I was accepted to medical school almost exactly one year ago. While I often can't remember what I ate for breakfast, I can still vividly picture that weekend. It was April 30, the day in which students who hold multiple offers must narrow their options to only one acceptance. I knew that I was in the top three waitlisted applicants at my first choice program, but I also knew that waitlist movement can vary widely by year, so I wasn't expecting to hear anything. At 10:30 a.m., however, my phone rang and the good news followed. I quickly embarrassed myself by crying into the director's ear, losing the ability to answer very simple questions, and then asking, “Is this going to be in an email?”
The pure joy of the moment lasted for a day. I felt like I was on top of the world, and I was thrilled that my dream of entering medical school was coming to fruition after years of hard work. But by the time I had shared the news with my friends and family the next day, this indescribable, sinking feeling hit me like a rock: What if I'm not good enough? Panic set in as I realized that I had merely put the best portions of myself on my application, and there were a whole lot of failed attempts along the way that medical schools didn't see. What if I couldn't keep up? What if they thought they were getting something that just wasn't me?
As medical schools have grown increasingly competitive each year, it seems as though younger generations of students are being conditioned to compete. I can certainly recall calculating grades in college. I knew exactly, to the decimal point, what score I needed on the final exam to maintain my solid A average. I was constantly reminded that a very small percentage of students are accepted into medical school, that my standardized test score needed to be high enough, and that I should count every hour I spent volunteering or tutoring or leading others because that was ultimately what my life would boil down to on an application.
While there are many things I would change about the admissions process if I could, I can at least reflect on what all of this means for me as a medical student. I have come to understand that quite frankly, once you are accepted into medical school, you can no longer dwell on the numbers. The numbers will not save your patients. The numbers will not provide comfort to the suffering or teach you how to tell families their loved one is gone. It is, of course, important to study your hardest – but not because you need a high score. You study because you finally comprehend that this information will help real life patients in a real life hospital someday, an ultimate purpose that often gets lost in the competition for grades.
As I finish my first year of medical school, I urge future students to realize sooner than I did that there is much more to learning medicine than the material in textbooks. If you do, medical school will soon become one of the most potential-filled and also one of the most frustrating periods of your life. This may seem contradictory, but consider it with me for a moment.
When else will you have the ability to sit down with patients and ask them about their stories, their ailments, and their fears without shouldering the full responsibility of needing to solve those problems? I hope you will take the time to learn, in those moments, that solving the medical issue may not be the greatest thing you can do for a patient. Perhaps you will realize that the patient's problem cannot be solved by modern medicine anyway. What does he or she really need, then? Will you take the time to give it?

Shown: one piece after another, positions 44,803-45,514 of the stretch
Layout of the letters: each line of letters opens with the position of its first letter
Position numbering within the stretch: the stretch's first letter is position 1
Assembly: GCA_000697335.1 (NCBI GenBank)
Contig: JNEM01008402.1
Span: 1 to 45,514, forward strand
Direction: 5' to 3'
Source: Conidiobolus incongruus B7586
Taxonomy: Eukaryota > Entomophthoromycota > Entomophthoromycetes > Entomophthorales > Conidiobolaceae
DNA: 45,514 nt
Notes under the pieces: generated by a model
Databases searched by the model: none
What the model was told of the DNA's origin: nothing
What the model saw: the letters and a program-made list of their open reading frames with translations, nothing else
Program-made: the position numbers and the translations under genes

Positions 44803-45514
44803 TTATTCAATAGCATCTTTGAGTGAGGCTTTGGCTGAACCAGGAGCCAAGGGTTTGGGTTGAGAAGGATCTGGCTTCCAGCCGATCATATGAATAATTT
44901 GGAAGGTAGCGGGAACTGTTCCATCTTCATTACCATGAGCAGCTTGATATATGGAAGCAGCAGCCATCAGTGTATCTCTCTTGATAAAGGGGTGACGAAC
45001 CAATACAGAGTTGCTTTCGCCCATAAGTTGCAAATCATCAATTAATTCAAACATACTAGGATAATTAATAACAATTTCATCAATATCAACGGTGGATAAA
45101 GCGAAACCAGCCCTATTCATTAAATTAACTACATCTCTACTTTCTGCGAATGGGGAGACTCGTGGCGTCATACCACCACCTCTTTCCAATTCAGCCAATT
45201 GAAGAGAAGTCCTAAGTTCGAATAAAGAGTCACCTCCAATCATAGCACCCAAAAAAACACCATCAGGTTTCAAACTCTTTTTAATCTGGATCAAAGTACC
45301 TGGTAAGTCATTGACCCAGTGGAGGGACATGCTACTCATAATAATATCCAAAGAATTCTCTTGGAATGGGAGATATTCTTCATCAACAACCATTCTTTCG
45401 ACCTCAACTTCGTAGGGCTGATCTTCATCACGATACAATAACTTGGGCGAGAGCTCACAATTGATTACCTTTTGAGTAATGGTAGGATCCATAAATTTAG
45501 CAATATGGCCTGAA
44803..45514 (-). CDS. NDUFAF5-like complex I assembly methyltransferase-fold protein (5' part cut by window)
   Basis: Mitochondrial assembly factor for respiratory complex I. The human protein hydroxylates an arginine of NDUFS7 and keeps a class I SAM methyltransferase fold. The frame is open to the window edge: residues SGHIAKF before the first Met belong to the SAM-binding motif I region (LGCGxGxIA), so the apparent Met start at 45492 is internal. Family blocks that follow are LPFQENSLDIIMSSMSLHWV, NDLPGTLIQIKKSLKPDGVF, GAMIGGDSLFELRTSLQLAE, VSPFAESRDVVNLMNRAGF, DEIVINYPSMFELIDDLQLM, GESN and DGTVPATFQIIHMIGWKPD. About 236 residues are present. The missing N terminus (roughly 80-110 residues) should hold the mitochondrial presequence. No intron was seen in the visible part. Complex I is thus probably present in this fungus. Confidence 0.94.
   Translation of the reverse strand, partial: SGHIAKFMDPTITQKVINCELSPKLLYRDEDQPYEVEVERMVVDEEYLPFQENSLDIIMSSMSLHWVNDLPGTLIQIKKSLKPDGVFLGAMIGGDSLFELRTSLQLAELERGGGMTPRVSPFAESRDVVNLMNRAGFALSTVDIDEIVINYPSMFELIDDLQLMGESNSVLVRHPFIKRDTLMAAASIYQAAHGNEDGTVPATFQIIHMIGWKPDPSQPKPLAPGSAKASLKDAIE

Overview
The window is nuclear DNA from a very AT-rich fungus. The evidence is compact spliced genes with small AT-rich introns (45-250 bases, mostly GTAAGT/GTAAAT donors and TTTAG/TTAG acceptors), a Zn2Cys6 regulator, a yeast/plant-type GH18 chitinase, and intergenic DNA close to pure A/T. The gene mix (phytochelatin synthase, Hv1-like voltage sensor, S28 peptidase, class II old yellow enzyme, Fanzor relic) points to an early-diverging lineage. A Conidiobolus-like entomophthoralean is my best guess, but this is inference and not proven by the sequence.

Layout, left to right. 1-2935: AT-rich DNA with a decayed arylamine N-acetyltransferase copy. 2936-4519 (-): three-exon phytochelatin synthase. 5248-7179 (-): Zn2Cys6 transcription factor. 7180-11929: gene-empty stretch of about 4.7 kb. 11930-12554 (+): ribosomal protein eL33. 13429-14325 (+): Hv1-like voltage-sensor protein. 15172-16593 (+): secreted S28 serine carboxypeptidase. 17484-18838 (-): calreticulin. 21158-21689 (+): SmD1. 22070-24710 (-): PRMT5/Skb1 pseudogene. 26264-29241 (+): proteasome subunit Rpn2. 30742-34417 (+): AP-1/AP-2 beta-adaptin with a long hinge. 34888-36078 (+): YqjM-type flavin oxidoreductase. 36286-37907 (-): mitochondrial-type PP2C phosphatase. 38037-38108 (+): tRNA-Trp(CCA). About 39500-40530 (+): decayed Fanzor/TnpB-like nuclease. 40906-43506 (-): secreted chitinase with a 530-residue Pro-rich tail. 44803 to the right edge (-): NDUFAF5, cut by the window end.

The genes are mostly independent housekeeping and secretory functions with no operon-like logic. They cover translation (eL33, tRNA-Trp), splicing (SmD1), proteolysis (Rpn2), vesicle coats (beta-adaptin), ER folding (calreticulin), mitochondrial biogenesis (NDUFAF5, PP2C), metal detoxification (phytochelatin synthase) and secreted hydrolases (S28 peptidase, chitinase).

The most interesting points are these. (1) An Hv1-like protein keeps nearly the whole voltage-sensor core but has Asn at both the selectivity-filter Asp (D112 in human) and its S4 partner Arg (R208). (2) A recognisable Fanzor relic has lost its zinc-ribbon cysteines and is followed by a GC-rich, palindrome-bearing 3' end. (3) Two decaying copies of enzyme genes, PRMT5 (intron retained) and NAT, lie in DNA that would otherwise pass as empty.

When else will you know just enough to comprehend the full gravity of a patient's terrible situation yet be stuck in the position where you can do absolutely nothing about it? I hope you will take the time to learn, in those moments, that you are a mere cog in an incredibly fragmented system. I hope you do not resolve yourself to the belief that this is simply the way the world works. What if something can be done to fix it? Will you become a part of the system that allows patients to slip through the cracks, or will you be a part of the generation that paves the way for its future? If you focus only on the healing you can do by getting a question right about a fake patient on an exam, you will miss the healing that can take place within your heart or a patient's heart purely by taking the time to be present in the moment.
Be prepared to learn as a medical student – but not just about how to take exams or even how to diagnose diseases. Prepare to explore regions of yourself and of the human spirit that you never knew existed. Seek out opportunities to learn more about what it is like to be a patient, what it is like to be scared because you have an illness that doctors cannot understand or because you have no access to the treatment that you and your loved ones desperately need. You won't have a lot of money, but volunteer your time, your energy, and your heart. Reflect often. Explore your strengths and find ways to apply them to your future practice.
Regardless of any fears you have about falling short of the mark, know that someday, someone is going to put his or her life into your hands. Will you have done everything you can to prepare for this moment, or did you lose sight of why you ventured down this path in the first place?
Emily Hayward, MS2
University of Alabama at Birmingham